After a decade of falling prices, orange juice sales are starting to recover from the lows seen last February, and the prices are continuing to rise today.
According to the most recent Florida Department of Citrus report Florida citrus officials said they hope the most recent orange juice sales figures indicate the carbendazim scare earlier this year has ended and U.S. sales are beginning to pickup after a decade of low prices. Orange juice sales in the Sunshine State edged closer to positive territory than they have since back in March 2011, falling 5.4 percent for the four-week period ending July 7 2012, compared with the same time a year earlier. Although the gains may seem modest, they are a big improvement over the first four months of the year, when orange juice sales dropped between 11.2 percent and 15.5 percent per month.
Although retail orange juice price increases have averaged just 5 percent in the July 7 period, they still hit a record high price of $6.38 per gallon this year and the average retail orange juice price rose between 6 percent and 8 percent for the first seven months of the 2011-12 season beginning last October. Deputy executive director at the Florida Department of Citrus, Bob Norberg said "I would say that sales are starting to recover from the lows seen in February, and even though prices continue to rise, which is good for Florida growers, consumers seem to be less price sensitive than they have been in recent past."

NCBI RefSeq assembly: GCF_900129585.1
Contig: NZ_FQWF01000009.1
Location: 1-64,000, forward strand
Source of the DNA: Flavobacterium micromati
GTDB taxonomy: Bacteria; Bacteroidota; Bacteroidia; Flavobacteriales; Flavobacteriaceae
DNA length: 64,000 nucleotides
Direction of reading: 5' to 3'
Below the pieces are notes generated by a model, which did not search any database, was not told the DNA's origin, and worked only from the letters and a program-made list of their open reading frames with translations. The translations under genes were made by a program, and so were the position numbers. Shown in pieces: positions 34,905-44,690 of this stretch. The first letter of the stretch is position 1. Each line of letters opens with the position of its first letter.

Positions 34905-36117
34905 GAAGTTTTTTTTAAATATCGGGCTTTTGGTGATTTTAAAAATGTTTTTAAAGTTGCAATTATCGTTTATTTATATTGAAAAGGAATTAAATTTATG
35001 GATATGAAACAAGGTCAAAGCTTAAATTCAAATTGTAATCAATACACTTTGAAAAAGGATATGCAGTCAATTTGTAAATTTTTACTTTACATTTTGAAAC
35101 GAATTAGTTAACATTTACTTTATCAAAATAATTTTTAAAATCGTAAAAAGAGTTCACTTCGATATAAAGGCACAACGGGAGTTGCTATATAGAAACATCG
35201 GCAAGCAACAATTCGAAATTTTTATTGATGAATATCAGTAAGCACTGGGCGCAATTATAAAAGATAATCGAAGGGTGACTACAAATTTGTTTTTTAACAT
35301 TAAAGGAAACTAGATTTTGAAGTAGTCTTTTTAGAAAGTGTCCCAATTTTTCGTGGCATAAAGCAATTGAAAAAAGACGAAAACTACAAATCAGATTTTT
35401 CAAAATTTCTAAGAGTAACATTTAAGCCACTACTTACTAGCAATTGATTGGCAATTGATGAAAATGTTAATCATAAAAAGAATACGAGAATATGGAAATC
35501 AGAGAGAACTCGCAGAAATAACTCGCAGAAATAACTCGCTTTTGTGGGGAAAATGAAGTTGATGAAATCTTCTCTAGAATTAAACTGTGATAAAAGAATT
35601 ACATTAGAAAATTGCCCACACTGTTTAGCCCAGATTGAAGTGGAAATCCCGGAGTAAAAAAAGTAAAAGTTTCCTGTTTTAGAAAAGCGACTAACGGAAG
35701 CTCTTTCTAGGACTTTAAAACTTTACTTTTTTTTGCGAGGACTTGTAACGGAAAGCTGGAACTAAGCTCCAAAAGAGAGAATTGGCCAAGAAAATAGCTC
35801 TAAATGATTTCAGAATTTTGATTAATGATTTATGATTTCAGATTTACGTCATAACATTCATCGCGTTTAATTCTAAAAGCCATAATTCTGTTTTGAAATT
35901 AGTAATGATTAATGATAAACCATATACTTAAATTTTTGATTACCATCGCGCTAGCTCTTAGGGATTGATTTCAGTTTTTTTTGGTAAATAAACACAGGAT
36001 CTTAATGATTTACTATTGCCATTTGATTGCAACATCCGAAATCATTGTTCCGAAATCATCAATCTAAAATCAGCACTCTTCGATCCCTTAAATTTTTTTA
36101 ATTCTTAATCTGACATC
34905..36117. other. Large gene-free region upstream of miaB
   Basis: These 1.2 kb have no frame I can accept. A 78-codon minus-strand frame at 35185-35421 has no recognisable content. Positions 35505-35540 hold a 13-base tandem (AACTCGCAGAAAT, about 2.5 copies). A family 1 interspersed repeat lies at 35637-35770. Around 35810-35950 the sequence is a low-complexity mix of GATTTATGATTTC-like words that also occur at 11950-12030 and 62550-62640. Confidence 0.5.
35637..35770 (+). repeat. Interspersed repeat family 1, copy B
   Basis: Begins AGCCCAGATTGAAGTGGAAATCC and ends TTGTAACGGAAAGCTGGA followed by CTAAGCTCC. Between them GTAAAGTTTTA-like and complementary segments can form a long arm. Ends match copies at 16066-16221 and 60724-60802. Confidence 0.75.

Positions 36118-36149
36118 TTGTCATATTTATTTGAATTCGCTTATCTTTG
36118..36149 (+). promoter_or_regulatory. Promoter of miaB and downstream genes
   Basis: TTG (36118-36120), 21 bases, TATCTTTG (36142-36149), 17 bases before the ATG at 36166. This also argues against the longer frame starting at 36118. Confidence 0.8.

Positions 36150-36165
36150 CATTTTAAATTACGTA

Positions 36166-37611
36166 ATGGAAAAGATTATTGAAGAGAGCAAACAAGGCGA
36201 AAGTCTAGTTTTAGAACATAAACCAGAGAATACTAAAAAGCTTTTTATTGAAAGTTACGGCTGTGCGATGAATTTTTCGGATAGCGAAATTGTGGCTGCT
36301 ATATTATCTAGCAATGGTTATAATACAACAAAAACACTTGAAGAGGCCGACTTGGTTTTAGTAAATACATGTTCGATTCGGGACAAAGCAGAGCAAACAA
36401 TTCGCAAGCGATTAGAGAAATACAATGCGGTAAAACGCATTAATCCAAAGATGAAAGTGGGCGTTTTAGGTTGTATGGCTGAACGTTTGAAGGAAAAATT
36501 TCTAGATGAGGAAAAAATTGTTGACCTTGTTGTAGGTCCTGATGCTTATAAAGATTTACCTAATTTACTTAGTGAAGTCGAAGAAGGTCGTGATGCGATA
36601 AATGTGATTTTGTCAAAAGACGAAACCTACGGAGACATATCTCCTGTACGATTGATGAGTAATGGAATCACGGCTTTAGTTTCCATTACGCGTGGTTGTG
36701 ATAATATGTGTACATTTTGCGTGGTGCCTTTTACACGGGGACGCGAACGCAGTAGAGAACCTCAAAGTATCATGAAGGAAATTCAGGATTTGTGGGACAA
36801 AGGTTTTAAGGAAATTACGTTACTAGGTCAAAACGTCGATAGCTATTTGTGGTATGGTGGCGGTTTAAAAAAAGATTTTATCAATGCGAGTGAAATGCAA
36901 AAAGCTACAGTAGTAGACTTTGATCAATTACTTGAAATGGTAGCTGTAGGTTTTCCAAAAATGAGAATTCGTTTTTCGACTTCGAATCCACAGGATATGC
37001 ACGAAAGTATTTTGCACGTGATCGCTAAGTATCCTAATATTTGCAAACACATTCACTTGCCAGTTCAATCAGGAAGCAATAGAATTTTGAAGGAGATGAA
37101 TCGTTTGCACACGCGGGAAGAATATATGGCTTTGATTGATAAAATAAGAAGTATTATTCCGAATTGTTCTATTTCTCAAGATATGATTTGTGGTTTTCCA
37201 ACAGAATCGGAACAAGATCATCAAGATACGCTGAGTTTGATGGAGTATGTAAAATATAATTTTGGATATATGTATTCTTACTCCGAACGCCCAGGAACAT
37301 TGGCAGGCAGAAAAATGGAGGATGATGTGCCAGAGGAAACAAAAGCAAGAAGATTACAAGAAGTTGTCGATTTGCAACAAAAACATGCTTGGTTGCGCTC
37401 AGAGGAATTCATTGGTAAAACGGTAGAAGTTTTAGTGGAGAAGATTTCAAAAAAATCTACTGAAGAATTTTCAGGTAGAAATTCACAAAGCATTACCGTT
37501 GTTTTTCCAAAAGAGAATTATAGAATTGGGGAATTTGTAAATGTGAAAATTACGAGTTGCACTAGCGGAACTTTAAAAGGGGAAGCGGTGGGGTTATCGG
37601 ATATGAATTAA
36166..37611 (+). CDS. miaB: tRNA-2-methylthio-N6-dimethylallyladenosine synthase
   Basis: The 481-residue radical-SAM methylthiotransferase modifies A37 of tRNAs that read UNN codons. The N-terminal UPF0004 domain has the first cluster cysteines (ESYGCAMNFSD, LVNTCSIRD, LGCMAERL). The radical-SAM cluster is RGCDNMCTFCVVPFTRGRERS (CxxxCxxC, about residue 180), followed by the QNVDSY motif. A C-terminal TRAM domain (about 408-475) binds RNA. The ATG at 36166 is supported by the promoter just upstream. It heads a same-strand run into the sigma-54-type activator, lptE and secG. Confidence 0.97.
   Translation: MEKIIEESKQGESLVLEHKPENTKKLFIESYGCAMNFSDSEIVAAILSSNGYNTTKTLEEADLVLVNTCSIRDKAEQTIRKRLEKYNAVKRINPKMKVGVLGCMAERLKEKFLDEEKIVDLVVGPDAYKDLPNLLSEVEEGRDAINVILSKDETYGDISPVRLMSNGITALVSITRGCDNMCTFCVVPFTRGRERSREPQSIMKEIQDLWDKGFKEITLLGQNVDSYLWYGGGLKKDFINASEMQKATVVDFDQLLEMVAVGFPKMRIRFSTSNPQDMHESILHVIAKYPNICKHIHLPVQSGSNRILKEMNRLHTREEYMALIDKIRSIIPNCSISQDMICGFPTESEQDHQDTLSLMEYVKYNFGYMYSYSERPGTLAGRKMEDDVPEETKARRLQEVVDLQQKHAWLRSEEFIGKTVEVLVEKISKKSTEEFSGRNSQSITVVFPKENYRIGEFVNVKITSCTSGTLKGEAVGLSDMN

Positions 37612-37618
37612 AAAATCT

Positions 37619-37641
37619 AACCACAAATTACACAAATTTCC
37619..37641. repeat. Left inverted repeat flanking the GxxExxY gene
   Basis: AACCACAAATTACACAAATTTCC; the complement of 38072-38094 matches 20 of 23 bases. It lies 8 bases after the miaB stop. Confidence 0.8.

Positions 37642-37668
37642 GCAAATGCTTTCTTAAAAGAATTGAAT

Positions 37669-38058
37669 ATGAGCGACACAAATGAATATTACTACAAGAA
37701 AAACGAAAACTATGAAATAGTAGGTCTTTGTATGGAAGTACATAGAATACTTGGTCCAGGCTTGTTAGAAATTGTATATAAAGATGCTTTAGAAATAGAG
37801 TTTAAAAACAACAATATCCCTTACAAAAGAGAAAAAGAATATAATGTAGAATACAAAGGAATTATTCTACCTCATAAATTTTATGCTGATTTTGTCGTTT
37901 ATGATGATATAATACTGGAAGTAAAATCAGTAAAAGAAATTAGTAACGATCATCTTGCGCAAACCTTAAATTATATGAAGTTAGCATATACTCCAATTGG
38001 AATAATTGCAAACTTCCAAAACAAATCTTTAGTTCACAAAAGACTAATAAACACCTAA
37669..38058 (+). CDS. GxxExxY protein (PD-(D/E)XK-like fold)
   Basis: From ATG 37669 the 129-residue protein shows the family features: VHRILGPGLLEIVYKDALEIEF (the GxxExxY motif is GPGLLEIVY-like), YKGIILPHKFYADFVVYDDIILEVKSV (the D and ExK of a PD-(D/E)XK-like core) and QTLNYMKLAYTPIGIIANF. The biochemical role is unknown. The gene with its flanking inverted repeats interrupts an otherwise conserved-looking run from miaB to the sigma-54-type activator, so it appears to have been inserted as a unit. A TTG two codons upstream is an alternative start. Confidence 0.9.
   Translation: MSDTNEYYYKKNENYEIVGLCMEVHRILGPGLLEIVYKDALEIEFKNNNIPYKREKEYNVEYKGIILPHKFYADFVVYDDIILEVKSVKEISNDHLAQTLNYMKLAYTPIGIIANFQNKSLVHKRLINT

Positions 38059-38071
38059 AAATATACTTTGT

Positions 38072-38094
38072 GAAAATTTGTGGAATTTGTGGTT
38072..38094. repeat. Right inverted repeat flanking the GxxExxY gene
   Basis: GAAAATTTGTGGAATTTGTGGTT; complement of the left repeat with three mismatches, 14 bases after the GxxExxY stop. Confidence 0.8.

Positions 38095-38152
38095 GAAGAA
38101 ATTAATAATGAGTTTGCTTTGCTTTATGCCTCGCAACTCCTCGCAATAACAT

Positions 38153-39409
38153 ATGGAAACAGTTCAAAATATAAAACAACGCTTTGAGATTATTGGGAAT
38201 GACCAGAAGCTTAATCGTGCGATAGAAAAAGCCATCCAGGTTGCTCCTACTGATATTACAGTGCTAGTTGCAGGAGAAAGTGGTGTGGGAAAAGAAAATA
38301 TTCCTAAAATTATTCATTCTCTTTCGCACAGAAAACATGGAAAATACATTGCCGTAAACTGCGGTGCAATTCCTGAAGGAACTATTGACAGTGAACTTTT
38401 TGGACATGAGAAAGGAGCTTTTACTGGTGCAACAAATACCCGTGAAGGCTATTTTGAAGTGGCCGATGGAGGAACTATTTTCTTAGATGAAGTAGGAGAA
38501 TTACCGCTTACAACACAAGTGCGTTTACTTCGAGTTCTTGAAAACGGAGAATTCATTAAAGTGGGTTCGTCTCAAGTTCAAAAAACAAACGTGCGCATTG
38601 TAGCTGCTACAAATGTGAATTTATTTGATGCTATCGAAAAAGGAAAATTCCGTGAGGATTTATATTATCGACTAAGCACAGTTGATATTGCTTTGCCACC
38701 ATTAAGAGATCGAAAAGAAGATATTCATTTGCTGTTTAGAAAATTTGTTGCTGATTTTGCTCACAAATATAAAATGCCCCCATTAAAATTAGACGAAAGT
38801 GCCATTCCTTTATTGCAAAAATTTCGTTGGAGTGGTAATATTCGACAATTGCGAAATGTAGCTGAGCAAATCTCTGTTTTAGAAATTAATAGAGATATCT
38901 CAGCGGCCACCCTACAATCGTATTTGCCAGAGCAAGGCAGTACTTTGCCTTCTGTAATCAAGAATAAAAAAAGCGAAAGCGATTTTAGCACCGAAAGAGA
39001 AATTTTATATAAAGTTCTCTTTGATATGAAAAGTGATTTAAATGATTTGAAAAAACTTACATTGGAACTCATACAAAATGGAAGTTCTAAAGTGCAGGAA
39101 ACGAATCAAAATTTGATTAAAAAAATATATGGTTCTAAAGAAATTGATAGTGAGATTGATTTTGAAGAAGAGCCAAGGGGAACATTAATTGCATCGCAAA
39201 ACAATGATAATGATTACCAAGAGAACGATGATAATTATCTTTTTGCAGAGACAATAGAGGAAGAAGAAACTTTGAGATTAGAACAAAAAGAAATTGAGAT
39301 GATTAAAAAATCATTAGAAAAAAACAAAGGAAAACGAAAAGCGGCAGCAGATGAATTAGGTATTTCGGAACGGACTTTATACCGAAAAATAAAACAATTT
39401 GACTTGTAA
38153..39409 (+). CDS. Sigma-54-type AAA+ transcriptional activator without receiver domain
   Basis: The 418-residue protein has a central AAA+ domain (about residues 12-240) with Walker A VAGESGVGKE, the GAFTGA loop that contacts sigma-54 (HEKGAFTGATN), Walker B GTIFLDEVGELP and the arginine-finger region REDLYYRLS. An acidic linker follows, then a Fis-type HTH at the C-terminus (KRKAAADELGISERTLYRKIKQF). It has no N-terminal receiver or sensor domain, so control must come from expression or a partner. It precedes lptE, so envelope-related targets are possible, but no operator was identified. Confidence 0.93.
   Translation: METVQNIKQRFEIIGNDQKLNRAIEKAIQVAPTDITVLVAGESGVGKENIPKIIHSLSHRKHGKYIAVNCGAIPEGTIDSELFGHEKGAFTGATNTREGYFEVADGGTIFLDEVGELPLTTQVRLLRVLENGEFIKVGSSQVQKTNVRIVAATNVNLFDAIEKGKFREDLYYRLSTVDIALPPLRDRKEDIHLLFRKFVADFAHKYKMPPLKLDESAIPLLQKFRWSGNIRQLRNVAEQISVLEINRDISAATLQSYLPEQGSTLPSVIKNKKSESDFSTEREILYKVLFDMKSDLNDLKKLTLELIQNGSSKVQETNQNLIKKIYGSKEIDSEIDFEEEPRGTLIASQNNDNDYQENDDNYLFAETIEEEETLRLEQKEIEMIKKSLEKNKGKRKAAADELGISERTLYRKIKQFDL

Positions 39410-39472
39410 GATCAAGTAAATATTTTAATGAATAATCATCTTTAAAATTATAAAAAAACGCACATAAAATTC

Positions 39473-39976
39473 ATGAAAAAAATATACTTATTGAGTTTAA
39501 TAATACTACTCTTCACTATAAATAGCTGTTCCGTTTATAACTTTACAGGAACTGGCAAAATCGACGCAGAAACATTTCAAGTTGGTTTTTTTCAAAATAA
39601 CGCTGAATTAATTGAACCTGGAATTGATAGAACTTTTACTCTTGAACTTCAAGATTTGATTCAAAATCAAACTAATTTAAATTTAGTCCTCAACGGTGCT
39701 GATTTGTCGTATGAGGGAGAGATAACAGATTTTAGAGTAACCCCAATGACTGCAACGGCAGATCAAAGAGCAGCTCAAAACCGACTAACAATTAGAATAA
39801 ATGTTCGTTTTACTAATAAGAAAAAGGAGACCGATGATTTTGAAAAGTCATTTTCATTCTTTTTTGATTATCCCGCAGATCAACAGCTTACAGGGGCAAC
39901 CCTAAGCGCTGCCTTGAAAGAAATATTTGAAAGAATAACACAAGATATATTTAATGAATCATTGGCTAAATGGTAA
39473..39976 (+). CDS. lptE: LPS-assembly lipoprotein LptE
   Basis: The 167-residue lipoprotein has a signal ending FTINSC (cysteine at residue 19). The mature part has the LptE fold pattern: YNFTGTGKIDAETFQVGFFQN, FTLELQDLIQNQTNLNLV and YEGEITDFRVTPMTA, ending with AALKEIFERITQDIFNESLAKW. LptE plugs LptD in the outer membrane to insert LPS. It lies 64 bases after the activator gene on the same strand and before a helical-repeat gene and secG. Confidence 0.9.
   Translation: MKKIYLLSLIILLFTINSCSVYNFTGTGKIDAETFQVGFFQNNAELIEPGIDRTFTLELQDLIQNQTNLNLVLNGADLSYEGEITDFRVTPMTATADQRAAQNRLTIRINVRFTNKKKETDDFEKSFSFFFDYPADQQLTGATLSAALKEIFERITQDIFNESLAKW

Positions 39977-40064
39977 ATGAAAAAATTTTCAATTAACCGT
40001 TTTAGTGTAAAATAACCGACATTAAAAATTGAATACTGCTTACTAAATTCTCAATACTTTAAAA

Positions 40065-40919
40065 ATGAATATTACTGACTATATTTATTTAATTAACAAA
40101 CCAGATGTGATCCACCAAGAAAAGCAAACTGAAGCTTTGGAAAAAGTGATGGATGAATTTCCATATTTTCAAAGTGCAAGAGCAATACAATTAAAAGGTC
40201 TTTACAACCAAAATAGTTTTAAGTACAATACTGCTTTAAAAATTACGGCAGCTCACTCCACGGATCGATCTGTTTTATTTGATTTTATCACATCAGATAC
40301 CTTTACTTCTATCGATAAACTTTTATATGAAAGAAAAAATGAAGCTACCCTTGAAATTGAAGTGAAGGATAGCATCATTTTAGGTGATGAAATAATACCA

Because strong retail prices are good for growers because they support high farm prices, the Florida Citrus Commission has been hesitant to declare a total trend reversal in domestic orange juice sales, but did issue a report saying the new prices were “A sign we've been looking for. We've got to bottom out before we move up. It's the first time we've had hopeful numbers." The better news was that the U.S. orange juice market is returning to its historical pattern of U.S. orange juice sales falling 1 percent for each 1 percent increase in the average price, and during the first five months of 2012, the sales decline was 4 to 5 percentage points larger than the average price increase.
Some citrus industry observers had thought the FDA’s recent ban of orange juice imports with detectable traces of the illegal fungicide carbendazim in them was a contributing factor, and as a result the orange juice imports to the U.S. from January through May of 2012 declined by 30 percent compared with the same period in 2011. However, the FDA announced in May it had stopped mandatory carbendazim testing for all orange juice imports, but indicated it would still be testing on a selective basis. All things considered, the best news on retail orange juice prices came after the end of the recent 2011-12 Florida citrus harvest that was one of the best seasons for farm prices in the state's history.